The film began shooting in John Belushi’s home city of Chicago, but it was never an easy or smooth production. The original budget was $12 million, which was an unheard amount to spend on a comedy film in 1979. Yet this film was to contain huge R n’ B stars like; Ray Charles, Aretha Franklin, James Brown, and Cab Calloway, plus the OTT car chases and crashes also pumped up the budget a fair bit too. Another costly factor and cause of some major problems included John Belushi’s now legendary drug use.
Dan Aykroyd: “We had a budget in the movie for cocaine for night shoots. Everyone did it, including me. Never to excess, and not ever to where I wanted to buy it or have it. John, he just loved what it did. It sort of brought him alive at night, that superpower feeling where you start to talk and converse and figure you can solve all the world’s problems.”
With the filming occurring in Chicago… and Belushi being from Chicago himself, he was treated like royalty. Drugs were literally being thrown at him, fans would readily hand over drugs to their favourite star without question, they would hand him vials and discrete packets as and when they could. This was something that started during the SNL skits they did, in fact if you get to watch any of the early Belushi performances… keep an eye out for “items” being thrown on stage. The drugs grew to such a problem that producers of the film hired Smokey Wendell as an “anti drug bodyguard” for Belushi to keep fans from supplying the drugs.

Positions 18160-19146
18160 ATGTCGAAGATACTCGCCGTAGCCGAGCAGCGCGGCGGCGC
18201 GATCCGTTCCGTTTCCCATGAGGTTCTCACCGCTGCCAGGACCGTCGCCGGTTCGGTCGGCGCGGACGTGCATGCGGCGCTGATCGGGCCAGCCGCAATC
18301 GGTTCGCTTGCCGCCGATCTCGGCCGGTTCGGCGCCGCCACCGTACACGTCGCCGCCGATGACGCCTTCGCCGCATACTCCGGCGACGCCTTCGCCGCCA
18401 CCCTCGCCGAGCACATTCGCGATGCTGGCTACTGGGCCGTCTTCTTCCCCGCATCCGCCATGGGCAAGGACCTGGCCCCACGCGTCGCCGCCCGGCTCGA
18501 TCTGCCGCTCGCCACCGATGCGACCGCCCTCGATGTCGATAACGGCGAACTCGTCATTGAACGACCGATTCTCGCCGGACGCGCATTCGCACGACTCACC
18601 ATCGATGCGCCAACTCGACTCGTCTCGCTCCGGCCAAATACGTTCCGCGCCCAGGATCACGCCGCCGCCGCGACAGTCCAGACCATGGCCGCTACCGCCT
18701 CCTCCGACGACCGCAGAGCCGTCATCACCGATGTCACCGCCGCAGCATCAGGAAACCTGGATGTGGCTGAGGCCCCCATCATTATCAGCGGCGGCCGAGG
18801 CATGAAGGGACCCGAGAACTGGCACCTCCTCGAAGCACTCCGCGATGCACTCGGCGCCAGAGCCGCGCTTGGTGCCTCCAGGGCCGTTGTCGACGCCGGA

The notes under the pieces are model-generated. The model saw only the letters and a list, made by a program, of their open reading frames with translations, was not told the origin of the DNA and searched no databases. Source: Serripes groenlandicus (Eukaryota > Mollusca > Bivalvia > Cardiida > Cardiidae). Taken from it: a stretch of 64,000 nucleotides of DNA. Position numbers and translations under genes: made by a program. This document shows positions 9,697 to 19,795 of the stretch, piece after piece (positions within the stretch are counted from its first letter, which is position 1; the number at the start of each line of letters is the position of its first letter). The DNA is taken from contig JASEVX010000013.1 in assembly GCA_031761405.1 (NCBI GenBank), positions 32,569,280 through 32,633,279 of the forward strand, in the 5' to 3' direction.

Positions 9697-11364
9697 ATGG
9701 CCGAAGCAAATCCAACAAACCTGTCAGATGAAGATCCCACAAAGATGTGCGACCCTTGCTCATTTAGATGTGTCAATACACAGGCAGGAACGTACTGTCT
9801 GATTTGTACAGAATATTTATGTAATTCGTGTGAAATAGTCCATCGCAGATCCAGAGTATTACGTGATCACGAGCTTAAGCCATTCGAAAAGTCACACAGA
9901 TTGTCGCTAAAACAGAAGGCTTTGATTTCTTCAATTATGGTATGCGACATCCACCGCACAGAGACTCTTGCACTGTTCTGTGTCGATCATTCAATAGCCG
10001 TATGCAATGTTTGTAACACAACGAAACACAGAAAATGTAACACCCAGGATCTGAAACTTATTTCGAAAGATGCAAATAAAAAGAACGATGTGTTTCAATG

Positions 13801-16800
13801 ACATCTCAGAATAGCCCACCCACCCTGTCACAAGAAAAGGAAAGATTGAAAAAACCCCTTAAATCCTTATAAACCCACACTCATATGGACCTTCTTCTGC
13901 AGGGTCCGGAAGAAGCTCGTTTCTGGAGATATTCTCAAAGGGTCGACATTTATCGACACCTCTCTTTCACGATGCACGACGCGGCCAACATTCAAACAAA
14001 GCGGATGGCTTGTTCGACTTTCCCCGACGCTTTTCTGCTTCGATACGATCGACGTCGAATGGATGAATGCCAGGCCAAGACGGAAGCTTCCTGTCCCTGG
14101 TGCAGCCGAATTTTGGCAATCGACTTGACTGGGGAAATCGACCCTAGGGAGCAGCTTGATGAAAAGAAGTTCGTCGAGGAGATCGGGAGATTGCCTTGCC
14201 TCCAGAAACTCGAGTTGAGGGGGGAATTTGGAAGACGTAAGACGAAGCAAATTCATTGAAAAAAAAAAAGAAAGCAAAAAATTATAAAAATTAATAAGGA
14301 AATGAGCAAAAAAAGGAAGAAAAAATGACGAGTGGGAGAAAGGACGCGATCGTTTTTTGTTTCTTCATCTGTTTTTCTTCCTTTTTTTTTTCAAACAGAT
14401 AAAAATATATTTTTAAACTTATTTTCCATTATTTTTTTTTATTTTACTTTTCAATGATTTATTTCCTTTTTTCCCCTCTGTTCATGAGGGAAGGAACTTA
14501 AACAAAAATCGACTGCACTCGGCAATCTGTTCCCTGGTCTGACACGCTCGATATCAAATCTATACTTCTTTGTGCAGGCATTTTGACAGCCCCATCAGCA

Smokey Wendell: “Every one of those guys wants to tell his friends, ‘I did blow with Belushi’.”
It wasn’t just cocaine that Belushi indulged in during the filming, he was also fuelled by quaaludes, mescaline, LSD, and even amphetamines. The only major drug he never touched was heroin. Well, he did try it once and well… All of the drug use was on top of the alcohol consumed as John and Dan set up their own private bar during production; The Blues Club, where the cast and crew would attempt to drink the place dry after a day of filming.
Belushi’s drug usage aside. There was even confusion over what kind of film they were making to begin with. Is the picture a comedy, buddy flick, musical?
John Landis: “You could tell there was confusion. I told some of the crew, ‘This is a musical.’ They were so confused. They didn’t know what the fuck they were making.”
It was only about a month into the shoot when the producers began to worry about the budget of the film. That initial $12 million was almost all gone already. A lot of the money was being spent on having to pay people overtime as John Belushi’s notorious partying began to cause problems. Belushi would often stay out all night drinking and doing drugs then turn up for filming pretty much wasted and would either continually ruin takes or just lock himself in his trailer and sleep for most of the day. These constant problems began to cause a rift between Belushi and Landis. You ever notice that most of the film takes place at night? This was party due to the fact Belushi was too wasted to work during the day.